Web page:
Below is an article I wrote for Sojourners blog.

New York Times op-ed columnist, David Brooks, responded, this week, to an intriguing article in the  about Jason Trigg, a recent MIT graduate, who chose a career on Wall Street as a way to redistribute wealth.

Trigg’s plan is simple. Make lots of . Live simply. Give lots of . It’s not far from John Wesley’s advice of, “Earn all you can. Give all you can. Save all you can.”  Actually, it’s almost identical.

Brooks perceptively sees the dangers and pitfalls in the road ahead. Most specifically, wealth and the surrounding environment can have a corrosive effect, no matter good our intentions. Brooks writes:


My natural inclination is towards caution.  I remember riding go-carts as a young child and driving about 1/10th of the speed of everyone around me.  Even my parents – the figures who normally urge children to use more caution – urged me to speed up.

My cautious nature causes me to evaluate and re-evaluate my decisions ad nauseum.  It also leads me to hold off on making major announcements until I feel everything is in place and success is all but secured.   But, I am learning that life isn’t perfect and there are far fewer sure things than I would like.  Planting a church is one of them.


Living Richly Toward God

November 30, 2011

While reflecting on the post about the parable of the rich farmer who built bigger barns, my wife pointed out an interesting part of the parable that I’d overlooked.  The parable ends with these words, “So it is with those who store up treasures for themselves, but are not rich toward God.” In light of the conversation about churches buildings trophies to themselves, what does it mean to be rich towards God?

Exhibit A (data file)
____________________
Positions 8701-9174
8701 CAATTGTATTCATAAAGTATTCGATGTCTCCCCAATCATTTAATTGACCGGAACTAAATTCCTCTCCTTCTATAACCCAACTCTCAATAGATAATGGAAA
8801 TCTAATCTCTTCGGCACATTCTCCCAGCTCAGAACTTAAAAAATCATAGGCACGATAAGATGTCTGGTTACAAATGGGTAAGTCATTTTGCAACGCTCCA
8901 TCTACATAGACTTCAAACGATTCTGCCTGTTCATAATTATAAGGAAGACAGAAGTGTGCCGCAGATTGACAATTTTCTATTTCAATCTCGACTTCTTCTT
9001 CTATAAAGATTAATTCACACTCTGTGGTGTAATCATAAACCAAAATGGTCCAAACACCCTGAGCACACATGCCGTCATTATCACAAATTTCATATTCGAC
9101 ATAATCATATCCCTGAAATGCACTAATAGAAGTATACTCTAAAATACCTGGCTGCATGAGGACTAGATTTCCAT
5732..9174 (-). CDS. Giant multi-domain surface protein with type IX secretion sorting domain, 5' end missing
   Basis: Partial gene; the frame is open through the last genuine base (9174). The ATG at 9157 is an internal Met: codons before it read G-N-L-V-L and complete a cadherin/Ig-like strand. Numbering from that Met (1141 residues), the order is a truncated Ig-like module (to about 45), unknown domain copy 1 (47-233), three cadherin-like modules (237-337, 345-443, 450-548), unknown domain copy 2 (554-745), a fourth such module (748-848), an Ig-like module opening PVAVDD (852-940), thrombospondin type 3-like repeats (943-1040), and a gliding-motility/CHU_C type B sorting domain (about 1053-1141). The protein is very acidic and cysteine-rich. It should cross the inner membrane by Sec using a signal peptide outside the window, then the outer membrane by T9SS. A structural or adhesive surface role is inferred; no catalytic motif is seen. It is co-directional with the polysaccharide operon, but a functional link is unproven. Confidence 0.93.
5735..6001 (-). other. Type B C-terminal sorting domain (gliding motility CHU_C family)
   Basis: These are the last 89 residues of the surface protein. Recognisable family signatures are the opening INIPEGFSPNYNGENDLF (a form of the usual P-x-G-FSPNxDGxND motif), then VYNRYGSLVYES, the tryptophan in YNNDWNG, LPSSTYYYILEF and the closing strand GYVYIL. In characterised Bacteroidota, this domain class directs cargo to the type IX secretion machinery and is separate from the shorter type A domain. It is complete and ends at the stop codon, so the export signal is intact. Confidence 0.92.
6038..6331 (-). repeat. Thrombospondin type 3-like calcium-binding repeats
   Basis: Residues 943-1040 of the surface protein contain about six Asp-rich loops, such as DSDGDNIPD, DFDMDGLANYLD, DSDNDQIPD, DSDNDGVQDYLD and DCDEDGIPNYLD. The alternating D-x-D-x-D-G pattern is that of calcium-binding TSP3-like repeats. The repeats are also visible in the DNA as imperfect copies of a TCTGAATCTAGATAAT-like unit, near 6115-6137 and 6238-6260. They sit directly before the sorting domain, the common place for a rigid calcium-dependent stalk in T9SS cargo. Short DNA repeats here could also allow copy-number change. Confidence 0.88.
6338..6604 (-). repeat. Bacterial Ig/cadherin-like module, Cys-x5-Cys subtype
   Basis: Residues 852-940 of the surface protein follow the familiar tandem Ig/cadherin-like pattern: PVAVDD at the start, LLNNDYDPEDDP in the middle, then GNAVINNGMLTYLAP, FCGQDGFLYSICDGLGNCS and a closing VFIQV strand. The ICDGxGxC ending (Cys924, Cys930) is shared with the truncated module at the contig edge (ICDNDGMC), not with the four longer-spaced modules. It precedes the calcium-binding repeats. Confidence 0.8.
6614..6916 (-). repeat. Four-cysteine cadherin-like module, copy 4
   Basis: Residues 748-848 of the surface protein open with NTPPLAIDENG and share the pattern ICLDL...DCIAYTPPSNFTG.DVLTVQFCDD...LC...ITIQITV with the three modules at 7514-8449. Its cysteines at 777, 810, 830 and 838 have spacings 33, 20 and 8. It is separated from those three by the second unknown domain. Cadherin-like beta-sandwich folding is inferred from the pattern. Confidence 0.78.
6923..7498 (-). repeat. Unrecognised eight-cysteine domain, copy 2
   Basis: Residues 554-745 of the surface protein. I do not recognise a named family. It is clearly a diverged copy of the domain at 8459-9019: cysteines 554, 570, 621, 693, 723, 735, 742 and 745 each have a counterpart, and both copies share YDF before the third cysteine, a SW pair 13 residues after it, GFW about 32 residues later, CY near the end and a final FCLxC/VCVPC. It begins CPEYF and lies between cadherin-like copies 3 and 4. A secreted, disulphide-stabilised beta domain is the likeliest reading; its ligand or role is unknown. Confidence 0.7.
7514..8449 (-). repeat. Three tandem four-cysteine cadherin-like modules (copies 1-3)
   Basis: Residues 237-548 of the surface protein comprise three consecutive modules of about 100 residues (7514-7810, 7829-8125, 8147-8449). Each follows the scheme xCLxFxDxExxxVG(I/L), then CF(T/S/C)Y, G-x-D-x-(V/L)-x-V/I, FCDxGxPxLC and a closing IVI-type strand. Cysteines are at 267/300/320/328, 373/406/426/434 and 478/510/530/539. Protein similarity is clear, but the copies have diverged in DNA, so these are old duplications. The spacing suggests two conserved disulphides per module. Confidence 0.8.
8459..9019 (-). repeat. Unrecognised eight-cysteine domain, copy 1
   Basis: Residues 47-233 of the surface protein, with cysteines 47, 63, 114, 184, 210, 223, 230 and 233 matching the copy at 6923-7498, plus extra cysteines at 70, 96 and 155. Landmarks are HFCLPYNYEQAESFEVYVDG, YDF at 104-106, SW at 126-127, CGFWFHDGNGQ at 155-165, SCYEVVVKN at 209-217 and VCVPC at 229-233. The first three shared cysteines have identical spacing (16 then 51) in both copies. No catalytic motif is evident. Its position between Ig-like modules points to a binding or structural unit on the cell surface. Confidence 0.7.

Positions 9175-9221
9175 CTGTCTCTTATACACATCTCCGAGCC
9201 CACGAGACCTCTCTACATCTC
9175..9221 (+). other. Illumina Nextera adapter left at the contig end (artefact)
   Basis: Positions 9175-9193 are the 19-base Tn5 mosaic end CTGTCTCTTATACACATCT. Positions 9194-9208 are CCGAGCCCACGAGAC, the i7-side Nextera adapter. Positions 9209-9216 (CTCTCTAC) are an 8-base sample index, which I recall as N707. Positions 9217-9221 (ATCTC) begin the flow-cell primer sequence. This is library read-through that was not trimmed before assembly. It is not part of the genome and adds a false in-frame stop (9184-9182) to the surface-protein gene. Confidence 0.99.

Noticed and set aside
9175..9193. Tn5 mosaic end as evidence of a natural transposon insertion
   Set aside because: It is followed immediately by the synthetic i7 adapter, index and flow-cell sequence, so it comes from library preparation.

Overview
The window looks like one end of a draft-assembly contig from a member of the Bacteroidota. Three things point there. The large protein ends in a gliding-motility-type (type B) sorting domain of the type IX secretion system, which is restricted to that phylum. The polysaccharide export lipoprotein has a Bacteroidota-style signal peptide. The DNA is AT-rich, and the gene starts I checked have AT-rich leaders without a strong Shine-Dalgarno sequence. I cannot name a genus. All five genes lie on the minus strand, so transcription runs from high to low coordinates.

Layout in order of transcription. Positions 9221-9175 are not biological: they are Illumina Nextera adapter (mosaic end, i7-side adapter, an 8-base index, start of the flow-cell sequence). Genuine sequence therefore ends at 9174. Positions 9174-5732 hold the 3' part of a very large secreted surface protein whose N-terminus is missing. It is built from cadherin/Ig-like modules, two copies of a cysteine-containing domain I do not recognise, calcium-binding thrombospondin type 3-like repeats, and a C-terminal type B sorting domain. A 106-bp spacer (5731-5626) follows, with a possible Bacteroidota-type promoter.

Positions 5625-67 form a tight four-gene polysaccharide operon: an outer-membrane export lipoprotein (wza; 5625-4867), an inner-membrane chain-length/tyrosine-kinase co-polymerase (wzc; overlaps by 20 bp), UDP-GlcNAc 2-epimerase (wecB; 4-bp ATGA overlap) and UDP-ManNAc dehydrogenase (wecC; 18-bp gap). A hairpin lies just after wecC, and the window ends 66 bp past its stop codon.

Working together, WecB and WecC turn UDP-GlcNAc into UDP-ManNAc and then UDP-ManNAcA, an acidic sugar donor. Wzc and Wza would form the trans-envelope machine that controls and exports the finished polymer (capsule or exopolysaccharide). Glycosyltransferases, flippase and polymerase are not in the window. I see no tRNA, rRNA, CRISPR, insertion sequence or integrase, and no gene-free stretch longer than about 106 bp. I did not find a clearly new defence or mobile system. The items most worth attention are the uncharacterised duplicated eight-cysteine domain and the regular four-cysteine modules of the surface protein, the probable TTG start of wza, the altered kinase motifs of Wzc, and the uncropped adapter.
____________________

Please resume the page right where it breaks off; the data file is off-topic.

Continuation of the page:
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There’s a disturbing parable in Luke’s gospel about a rich farmer who has a bumper crop and decides to tear down his old barns and build bigger ones to hold his new found wealth. The parable ends in this way,

But God said to him. “You fool! This very night your life is being demanded of you. And the things you have prepared, whose will they be?” So it is with those who store up treasures for themselves but are not rich towards God. Luke 12:20-21

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When we think of people living in poverty, images of men in cardboard boxes often come to mind. We think of our first youth trip to the Appalachian Mountains or to the other side of the tracks to serve soup to the needy. We think of the single mother, living on section 8 housing in an area of the city we rarely visit. We think of someone else, somewhere else.


My friend Travis Reed interviews Phyllis Tickle and receives some interesting responses.  I think this piece is an excellent jumping off point for discussing the work and place of justice in the Christian community.

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